According to Bloomberg Business, Lorne Michaels has partnered with Sohu.com Inc. to develop a Chinese version of Saturday Night Live. That means Chinese comedy fans will finally get to experience the hilarity of Chinese Adam Sandler performing the Chinese-equivalent of Opera Man, and in 40 years they’ll be able to see Chinese Eddie Murphy awkwardly waste an opportunity to do something funny during the show’s star-studded anniversary special. Sohu.com already offers streaming episodes of the American SNL to viewers in China, but this will be an entirely new show, featuring Chinese comedians and—presumably—Chinese musical guests.
The big question everybody has about this, though, is how the show will handle SNL’s penchant for political satire. Of course, the American Saturday Night Live‘s political satire has been a bit toothless for a while, but Bloomberg‘s report suggests that it will be slightly more toothless. “China’s Communist Party has been looking for new ways to engage with an audience because past forms of preaching are no longer suitable for today,” a professor at Beijing’s Communication University Of China told Bloomberg, adding, “What Sohu needs to be careful about, though, is finding the right balance when doing satire about social and political issues.” The subtext there—if you can call it that—seems to be that the Chinese SNL will have to treat the Communist Party pretty favorably if it wants to last for 40 years.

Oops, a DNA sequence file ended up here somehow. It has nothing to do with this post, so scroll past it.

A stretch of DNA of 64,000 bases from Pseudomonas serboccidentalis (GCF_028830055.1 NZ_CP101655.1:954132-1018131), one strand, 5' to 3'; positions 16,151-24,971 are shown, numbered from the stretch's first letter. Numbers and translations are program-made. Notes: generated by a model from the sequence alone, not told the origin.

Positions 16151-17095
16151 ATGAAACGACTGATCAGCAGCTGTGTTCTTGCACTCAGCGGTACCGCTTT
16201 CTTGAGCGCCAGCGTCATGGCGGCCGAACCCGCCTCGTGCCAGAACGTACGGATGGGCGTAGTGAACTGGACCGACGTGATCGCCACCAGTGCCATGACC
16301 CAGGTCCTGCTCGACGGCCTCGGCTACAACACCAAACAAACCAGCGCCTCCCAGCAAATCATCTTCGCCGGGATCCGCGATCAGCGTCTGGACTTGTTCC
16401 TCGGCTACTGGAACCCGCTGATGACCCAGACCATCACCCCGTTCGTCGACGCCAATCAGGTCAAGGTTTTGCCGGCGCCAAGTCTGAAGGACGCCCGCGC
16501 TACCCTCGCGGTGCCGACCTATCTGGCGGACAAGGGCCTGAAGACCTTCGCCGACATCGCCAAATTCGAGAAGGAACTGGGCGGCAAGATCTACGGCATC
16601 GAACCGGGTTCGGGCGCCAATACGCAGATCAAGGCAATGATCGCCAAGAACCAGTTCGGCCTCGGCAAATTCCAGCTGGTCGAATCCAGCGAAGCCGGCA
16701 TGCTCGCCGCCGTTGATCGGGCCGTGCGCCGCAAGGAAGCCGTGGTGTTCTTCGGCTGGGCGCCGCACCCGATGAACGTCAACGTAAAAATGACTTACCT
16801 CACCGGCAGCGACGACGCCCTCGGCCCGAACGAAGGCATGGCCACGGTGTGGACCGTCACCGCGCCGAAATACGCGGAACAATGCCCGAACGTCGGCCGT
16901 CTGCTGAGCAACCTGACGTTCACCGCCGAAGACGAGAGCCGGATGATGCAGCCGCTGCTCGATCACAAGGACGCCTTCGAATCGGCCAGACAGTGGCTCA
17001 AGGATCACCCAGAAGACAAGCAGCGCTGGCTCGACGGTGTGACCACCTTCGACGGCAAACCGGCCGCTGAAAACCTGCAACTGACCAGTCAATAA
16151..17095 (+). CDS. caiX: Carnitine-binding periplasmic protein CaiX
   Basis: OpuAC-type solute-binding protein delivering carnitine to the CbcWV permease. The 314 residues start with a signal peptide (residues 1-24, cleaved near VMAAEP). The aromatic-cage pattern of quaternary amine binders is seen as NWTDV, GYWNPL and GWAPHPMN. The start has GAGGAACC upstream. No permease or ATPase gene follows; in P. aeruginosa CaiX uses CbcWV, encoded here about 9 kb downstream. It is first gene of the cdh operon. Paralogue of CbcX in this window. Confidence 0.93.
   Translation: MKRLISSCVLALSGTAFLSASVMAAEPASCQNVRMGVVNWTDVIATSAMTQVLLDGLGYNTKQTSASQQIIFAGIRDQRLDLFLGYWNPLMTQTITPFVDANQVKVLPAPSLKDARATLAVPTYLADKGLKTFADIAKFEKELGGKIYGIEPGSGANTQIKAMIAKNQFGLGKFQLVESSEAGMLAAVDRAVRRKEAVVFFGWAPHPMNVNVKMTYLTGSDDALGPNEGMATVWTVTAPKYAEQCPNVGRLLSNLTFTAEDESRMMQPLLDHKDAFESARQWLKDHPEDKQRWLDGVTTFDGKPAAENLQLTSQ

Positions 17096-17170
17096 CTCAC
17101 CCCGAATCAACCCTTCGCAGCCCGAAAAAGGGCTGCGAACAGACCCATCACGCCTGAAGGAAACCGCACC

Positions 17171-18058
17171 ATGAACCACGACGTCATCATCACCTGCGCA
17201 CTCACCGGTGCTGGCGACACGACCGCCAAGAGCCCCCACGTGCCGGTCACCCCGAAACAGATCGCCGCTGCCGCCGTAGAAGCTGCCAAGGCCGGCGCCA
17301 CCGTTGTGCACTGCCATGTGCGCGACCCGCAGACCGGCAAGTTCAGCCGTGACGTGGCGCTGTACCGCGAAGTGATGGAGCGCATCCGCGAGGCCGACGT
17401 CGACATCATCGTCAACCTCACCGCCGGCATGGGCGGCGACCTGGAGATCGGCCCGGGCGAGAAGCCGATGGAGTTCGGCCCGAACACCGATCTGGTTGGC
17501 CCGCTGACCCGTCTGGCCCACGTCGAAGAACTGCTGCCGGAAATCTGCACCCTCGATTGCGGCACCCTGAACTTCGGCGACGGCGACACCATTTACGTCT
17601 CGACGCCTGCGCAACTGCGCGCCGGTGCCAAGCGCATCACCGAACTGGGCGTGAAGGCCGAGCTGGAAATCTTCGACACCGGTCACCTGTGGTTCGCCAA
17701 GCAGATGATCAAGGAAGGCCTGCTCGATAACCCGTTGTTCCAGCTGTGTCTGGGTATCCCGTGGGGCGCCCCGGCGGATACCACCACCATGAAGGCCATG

There’s no word on when the Chinese SNL will premiere, but we hear that the Chinese Jimmy Fallon has already started giggling at Chinese Horatio Sanz, and Chinese Norm Macdonald has already been fired.